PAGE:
Figure 5 shows a plot of log (CR/T) against (1/T, K-1). Straight lines were obtained and from their slopes and intercepts, the values of ΔH* and ΔS* were calculated and listed in Table 3. The values of ΔH* were endothermic nature due to Al metal dissolution. It has been mentioned elsewhere [8-11] that physisorbtion prevailed with ΔH* values less than 48kJ/mol, whereas, ΔH* values approaching 100 kJ/mol indicating chemisorptions [14]. In this study, the values of ΔH* were less than 48kJ/mol confirming physical adsorption. The values of ΔS* in the absence of the (CD) extract inhibitors are negative and became more negative in the presence of the (CD) extract solutions. This could be attributed to the libration of large fraction of more disordered water molecules that were adsorbed on the surface of the metal and replaced with less disordered organic compounds in the (CD) extract solution. This implies that the activation complex is the rate determining step, representing association rather than dissociation mechanism (adsorption at the surface of Al metal by the various naturally organic compounds), indicating that an increase in order takes place on going from reactant to the activated complex [16].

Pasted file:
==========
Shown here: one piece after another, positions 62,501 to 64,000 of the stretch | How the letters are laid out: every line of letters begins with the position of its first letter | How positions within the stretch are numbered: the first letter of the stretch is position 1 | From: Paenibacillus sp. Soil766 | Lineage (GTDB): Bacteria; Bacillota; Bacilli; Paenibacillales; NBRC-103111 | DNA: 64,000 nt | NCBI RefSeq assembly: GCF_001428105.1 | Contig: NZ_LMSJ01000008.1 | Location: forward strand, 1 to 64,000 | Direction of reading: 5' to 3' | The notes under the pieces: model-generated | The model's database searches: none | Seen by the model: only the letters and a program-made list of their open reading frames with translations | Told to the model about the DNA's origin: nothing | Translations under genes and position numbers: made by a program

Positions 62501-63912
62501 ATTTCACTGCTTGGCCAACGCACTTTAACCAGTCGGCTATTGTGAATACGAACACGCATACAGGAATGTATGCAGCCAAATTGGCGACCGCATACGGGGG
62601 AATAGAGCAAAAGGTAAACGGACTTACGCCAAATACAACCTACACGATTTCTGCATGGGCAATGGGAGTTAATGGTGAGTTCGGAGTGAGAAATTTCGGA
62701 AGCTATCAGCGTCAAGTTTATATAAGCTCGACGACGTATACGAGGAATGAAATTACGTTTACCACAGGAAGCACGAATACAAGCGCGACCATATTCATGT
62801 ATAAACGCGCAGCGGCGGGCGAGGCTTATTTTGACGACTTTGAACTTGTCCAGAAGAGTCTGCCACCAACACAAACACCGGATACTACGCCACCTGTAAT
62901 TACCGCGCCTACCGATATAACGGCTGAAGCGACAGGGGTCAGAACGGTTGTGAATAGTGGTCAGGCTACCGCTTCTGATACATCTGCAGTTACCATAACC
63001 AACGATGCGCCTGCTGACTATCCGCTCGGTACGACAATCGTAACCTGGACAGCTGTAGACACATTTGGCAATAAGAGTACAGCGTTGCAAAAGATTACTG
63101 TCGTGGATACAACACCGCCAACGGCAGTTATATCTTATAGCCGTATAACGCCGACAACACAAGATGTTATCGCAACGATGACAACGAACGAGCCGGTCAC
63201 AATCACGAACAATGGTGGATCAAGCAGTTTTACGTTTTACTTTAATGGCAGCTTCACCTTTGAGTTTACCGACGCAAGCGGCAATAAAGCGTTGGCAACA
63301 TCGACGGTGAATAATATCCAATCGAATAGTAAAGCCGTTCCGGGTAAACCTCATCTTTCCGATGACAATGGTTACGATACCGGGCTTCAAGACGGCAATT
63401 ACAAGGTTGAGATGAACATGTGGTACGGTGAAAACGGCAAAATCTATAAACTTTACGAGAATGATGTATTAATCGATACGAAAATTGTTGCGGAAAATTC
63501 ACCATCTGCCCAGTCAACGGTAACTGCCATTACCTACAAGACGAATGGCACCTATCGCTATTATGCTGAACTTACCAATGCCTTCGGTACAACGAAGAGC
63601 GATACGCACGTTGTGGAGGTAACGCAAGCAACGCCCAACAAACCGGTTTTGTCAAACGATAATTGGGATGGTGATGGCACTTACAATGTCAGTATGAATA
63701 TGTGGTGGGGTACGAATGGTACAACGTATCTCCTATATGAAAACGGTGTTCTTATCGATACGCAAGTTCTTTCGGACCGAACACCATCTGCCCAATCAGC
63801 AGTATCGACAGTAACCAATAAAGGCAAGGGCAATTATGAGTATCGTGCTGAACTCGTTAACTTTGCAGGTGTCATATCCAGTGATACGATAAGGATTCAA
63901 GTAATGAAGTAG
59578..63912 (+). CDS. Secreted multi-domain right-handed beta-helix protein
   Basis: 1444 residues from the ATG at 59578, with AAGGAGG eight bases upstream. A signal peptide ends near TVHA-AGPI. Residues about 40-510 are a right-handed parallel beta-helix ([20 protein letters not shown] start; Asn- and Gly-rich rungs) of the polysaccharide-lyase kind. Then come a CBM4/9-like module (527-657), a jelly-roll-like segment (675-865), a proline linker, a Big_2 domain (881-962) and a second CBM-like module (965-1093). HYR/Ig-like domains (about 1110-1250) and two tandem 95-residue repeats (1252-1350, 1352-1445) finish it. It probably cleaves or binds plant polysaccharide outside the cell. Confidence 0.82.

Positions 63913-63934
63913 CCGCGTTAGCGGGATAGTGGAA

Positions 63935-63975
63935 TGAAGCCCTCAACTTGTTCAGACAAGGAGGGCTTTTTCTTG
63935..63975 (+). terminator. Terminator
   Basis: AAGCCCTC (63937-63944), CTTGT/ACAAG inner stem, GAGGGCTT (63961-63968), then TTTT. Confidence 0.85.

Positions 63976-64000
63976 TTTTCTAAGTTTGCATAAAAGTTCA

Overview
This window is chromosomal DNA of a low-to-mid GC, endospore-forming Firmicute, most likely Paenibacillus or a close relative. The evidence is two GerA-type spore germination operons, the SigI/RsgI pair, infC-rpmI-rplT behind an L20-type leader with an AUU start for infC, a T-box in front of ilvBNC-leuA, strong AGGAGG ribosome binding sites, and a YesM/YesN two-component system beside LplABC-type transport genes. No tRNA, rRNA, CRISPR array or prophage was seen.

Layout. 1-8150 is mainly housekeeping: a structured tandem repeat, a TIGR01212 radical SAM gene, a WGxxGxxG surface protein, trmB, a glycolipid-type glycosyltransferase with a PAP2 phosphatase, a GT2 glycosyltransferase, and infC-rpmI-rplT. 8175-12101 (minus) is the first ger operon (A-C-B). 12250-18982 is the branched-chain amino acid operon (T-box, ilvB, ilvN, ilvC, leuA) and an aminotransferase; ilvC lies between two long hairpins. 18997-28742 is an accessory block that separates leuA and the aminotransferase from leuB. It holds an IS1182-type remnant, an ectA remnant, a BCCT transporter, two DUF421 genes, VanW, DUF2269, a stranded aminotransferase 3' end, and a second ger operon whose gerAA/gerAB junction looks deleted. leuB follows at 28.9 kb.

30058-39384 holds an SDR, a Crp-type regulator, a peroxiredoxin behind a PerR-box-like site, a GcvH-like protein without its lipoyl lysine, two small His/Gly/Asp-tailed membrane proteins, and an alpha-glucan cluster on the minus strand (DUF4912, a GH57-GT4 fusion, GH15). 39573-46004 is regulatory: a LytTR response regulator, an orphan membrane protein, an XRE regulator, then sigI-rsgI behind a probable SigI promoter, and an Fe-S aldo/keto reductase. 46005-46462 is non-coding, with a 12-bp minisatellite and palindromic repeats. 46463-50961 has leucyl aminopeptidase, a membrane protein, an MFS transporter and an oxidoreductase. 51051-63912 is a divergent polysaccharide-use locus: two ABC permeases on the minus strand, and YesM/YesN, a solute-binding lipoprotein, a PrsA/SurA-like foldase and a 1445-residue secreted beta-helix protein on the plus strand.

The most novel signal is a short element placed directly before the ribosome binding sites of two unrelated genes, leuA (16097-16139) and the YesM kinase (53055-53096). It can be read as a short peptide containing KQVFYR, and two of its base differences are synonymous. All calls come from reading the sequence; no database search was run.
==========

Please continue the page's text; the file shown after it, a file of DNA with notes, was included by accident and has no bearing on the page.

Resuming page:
chemistry-extract-after

Figure 5: Log (CR/T) vs. 1000 × 1/T for Al in 1.0M NaOH in the with and without of (CD) extract after 1 h immersion time.

The heat of adsorbed materials (Qads) at the surface of Al metal in the presence of the (CD) extract inhibitor values of the adsorbed materials at the surface of Al metal is calculated by the following equation [17].

Qads=2.303R [log (Θ2/1- Θ2)-log (Θ1/1- Θ 1)] × (T2T1/T-2T1) (7)

To explain the previous behavior, where maximum adsorption took place at 35ºC, two different temperature ranges were used upon applying equation 7. The first temperature range (ΔT1), in which %I increases with increasing temperature from 25 to 35ºC, while the second temperature range (ΔT2), where %I decreases with increasing temperature from 45 to 55ºC. Qads values (Table 2) in the first temperature range were positive and decreases with increasing (CD) extract concentration. In the second temperature range, the values of Qads were small negative values and increases with increasing (CD) extract concentration.

The positive values of Qads suggests an increase in adsorption efficiency in the first temperature range (ΔT1) and a decrease in adsorption efficiency in the second temperature region range (ΔT2) [18]. Generally, the adsorption efficiency is greater in the first temperature than in the second one.